Posts Tagged ‘death’

The Widow Battinelli

June 19, 2017


Father Lucarelli consoles me, my speech
falters. Black veiled ladies bring by a meal,

offer to pray with me for his soul, to beseech
God. I tear their prayer card as I kneel

next to Cosmo’s photograph on a pool of lace.
At night, I open the urn by the bed,

scoop cold ashes to smooth across my face.
Our cat circles and cries for the dead,

the familiar lap in the empty chair.
Cosmo’s silver watch beats distressed,

the weight of sixty years I bear.
Coarse links chafe against my breast.

Pregare Dio!” the black veils drone.
My faith gone dry as ash and bone.


Copyright © 2017 by Alvera Lisa Smetzer

Angel of Strength - photo by Vera Lisa Smetzer

Strength – photo by Vera Lisa Smetzer

A Simple Communion: An Old Man Buries His Withered Fruits

June 15, 2017


After years of desiccation, an old man gathered
up the withered fruits of what had been his life.
He buried them under the weeds in his garden
and left them to rot.  Inside, he waited his turn.

But in the spring his withered fruits sprouted
and small buds, then stunted flowers came forth.
Discovering his fruits were still alive, the old man
begrudgingly weeded his garden and watered them.

By fall his garden had ripened with tiny fruits.
Because he was still alive, he ate some and found
them sweet and wholesome. He gathered the rest
to make a meal for those who lived around him.  

During the winter snows the old man disappeared,
but his garden flowered in the spring, and in the fall
it gave a small harvest.  His neighbors collected
his fruits and shared them in the old man’s memory.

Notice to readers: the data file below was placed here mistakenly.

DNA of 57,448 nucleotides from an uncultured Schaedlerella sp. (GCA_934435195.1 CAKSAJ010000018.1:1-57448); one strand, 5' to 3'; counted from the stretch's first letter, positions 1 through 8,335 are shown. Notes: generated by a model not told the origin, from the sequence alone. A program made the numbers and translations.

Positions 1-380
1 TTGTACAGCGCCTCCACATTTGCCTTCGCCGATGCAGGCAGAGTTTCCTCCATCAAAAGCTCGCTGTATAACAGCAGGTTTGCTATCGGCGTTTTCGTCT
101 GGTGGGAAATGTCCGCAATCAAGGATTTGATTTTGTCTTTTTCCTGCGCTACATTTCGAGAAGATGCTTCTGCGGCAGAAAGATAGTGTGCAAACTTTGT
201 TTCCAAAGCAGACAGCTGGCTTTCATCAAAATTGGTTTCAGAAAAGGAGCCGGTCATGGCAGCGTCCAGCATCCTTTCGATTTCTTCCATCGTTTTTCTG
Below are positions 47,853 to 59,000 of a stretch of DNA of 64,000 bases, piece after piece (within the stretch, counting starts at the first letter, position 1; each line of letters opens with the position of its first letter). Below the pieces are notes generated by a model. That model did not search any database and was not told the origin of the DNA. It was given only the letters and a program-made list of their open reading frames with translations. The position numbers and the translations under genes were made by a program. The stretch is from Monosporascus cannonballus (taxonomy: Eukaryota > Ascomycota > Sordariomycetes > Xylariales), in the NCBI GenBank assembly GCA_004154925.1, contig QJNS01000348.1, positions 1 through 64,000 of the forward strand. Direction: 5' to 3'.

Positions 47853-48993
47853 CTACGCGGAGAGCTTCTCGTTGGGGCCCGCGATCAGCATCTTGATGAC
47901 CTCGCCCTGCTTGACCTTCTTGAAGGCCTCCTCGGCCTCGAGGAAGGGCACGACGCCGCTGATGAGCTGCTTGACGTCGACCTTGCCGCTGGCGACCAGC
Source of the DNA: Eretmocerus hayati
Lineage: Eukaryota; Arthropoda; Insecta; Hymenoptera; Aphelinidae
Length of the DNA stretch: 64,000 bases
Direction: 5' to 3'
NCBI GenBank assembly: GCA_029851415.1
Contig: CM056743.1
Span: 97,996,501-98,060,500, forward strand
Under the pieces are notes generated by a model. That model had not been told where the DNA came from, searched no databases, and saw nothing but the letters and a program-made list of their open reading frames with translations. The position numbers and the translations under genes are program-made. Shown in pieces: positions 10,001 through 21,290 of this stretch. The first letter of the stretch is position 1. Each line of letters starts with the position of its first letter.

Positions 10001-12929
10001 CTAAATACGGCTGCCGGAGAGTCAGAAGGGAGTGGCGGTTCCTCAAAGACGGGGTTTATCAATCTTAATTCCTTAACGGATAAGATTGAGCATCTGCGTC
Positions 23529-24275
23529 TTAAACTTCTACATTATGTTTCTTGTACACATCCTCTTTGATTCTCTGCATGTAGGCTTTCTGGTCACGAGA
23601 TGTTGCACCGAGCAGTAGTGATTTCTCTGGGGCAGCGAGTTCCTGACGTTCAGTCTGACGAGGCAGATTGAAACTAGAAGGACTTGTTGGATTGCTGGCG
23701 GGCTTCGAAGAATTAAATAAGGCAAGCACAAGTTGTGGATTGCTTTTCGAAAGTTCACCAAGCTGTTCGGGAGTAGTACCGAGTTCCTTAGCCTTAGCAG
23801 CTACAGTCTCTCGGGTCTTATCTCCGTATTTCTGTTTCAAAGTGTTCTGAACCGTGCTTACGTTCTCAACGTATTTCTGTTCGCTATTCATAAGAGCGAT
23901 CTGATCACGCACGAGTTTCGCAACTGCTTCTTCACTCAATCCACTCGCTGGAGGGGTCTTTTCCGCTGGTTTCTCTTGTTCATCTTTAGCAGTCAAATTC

The next day the old man came home:
“Who the fuck ate my garden!?”


Copyright © 2017 by Michael B. Smetzer

A prose version of this parable was published in 2010 on Brother Michael This Morning.

Sad Mike - photo by Mike Smetzer

Sad Mike – photo by Mike Smetzer

Counting Down the Clock: A New Year’s Story of Magical Darkness

June 11, 2017


As the new kid at work, Tom would have to turn on the pumps and open the Standard Oil station at 7 a.m. on New Year’s Day — after he shoveled tonight’s snow from around the pump islands.  So he had left his fiancée Kathy at her house earlier that evening. With the snowstorm moving in, Kathy would have to celebrate New Year’s Eve in her parents’ home. Tom ushered in 1965 alone, at 11 p.m. Chicago time, on his couch, by watching Guy Lombardo and his orchestra perform live at New York’s Waldorf Astoria.

As Tom listened to the orchestra play “Auld Lang Syne,” he sipped ginger ale in the comfort of his one-bedroom rented bungalow. Although the snowstorm had begun gusting outside, the gaiety on his television enhanced his optimism about the coming year. Tom was just half a year out of high school, but the station’s owner was already planning to make him assistant manager next month when Bob left for Paris Island and his basic training in the Marines. For Tom, it would be the next step into the future of his dreams.

By 3 a.m., a blizzard had developed, but Tom was in bed dreaming that he was walking out to check the mailbox by the road. In reality, the county plow had sheared off his mailbox at 1 a.m. It was now buried in a snow bank somewhere between its stump and the state highway. But in Tom’s dream, he had just painted the box white and planted marigolds around it. It was a good dream. Tom liked getting mail, even junk mail. Little greetings, he thought, from his fellow Americans and the Free World.

Tom rolled onto his back. As the vision of his mailbox faded, Tom’s eyes opened. Then they opened wider. A 10-gauge shotgun was pointing into his face. At its other end in the shadows stood a shape like a man. Tom wanted to sit up but the bore was only inches from his eyes. He imagined the long tube running back to the poised shell. The end sight glistened in the dark. A bony left hand appeared with a wind-up timer clock and placed it on the night stand.